Passion And Warfare

Steve Vai

Relativity Records, 1990

REVIEW BY: Christopher Thelen

ORIGINALLY PUBLISHED: 12/31/1998

In the world of guitar virtuosos, there is a fine line between genius and overindulgence. If only Steve Vai had discovered not to cross that line.

A pupil of fellow axemaster Joe Satriani who cut his professional teeth with the late Frank Zappa, Vai got the most exposure of his solo career back in 1990 with his album Passion And Warfare. Enlisting the aid of fellow Whitesnake bandmember David Coverdale for spoken word asides, Vai tries to create his own unique world shaped by his guitar-driven music. And while there is no denying that his six-string work is exceptional, if I wanted an autobiography, I would have bought the book at Barnes & Noble.my_heart_sings_the_harmony_web_ad_alt_250

The problem, believe it or not, isn't that Vai tries to get too showy with his playing. Instead, he takes this whole project and begins to take it - and himself - too goddamn seriously. C'mon, Steve, it's a freaking record album! I don't need to hear such philosophical comments like, "We may be human, but we're still animals"... and I could have lived without the recitation of the Pledge of Allegiance in "The Riddle".

And the song that's the best known off Passion And Warfare, "The Audience Is Listening," well... was the video written for the song, or was the song written for the video? This tune just has too defined of a script to not be a creation for MTV - and that, frankly, is a dangerous use of the music. I guess it is a cute idea to try and picture Vai as a little kid shredding away in his classroom, but it also reeks of a "dig me" attitude.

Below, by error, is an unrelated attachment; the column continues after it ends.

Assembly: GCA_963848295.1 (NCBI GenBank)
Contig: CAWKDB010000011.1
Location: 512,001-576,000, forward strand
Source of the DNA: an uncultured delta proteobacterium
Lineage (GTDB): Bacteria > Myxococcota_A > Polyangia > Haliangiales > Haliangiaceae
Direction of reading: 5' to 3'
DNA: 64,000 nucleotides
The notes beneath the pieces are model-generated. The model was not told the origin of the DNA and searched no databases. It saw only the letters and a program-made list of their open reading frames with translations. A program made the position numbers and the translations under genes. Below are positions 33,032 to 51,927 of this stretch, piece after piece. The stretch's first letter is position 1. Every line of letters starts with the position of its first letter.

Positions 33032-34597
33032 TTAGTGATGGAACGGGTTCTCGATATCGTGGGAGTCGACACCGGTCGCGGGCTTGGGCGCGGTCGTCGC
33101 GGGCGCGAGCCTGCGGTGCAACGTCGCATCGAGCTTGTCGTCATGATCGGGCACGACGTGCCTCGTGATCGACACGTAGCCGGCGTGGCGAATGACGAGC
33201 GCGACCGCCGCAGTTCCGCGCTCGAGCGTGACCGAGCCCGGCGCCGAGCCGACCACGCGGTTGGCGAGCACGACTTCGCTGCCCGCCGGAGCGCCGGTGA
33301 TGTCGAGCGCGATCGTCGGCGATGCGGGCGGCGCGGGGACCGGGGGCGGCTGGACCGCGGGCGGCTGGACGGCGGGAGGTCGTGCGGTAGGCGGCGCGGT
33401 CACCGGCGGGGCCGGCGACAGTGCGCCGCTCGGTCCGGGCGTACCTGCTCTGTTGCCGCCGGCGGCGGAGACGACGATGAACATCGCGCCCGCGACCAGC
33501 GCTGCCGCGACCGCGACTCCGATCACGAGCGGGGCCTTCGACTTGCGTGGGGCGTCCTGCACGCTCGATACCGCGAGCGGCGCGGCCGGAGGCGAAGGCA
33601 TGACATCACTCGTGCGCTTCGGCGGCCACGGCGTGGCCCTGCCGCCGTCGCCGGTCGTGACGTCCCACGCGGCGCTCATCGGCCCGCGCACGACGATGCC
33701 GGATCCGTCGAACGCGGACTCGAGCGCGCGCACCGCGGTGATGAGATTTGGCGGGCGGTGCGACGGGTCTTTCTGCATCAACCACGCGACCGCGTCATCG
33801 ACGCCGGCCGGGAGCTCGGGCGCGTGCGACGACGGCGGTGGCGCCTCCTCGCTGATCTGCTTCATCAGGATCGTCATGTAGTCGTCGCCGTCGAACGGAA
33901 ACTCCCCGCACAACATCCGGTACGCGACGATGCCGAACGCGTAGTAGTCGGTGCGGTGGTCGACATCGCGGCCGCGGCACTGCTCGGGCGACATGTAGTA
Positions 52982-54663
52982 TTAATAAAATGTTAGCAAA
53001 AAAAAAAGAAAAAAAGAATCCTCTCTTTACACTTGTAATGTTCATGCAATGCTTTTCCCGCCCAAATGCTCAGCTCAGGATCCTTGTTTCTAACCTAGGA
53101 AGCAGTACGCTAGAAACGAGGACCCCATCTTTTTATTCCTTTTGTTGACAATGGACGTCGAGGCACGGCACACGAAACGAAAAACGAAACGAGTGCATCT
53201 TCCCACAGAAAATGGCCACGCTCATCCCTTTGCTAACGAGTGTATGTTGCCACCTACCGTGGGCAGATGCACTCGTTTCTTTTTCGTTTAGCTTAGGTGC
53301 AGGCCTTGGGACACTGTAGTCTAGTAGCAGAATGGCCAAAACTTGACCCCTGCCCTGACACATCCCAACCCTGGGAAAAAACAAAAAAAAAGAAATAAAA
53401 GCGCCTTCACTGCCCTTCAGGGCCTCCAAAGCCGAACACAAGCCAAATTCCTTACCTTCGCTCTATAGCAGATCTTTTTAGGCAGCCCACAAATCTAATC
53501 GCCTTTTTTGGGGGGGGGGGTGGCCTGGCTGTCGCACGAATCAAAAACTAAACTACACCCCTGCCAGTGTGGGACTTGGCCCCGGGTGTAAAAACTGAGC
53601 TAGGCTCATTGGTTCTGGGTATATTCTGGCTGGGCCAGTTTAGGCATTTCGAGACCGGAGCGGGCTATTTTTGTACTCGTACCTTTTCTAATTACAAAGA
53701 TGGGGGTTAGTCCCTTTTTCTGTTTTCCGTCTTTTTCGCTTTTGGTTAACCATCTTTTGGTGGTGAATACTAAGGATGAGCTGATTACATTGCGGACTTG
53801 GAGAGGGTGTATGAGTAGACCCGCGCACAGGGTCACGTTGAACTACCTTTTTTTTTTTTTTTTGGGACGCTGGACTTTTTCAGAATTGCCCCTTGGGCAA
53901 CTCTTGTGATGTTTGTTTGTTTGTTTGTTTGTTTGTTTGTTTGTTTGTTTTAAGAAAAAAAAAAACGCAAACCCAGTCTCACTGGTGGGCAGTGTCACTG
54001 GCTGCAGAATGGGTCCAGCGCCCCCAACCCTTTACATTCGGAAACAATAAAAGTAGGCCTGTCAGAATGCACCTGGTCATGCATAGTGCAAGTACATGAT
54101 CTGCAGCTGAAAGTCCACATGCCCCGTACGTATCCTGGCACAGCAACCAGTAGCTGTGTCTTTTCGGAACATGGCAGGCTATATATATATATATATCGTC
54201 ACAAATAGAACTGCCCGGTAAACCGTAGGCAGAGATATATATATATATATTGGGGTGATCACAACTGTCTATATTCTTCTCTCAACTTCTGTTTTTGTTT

Musically, Passion And Warfare is standard fare, with "Erotic Nightmares" being a personal highlight (the work of bass ubermensch Stu Hamm is especially noteworthy.) This track shows both the style that Vai learned from Satriani as well as Vai's own unique voice in the music. If only there were more moments like this on Passion And Warfare, but they're few and far between. ("Greasy Kid's Stuff" is another standout that falls into this category.)

If you're into good guitar work (or even if you've followed Vai's work through stints with Zappa and David Lee Roth), then Passion And Warfare will light up your world from time to time. But, methinks the man regards himself too highly - and he hasn't earned that right yet.

Rating: C+

User Rating: Not Yet Rated


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© 1998 Christopher Thelen and The Daily Vault. All rights reserved. Review or any portion may not be reproduced without written permission. Cover art is the intellectual property of Relativity Records, and is used for informational purposes only.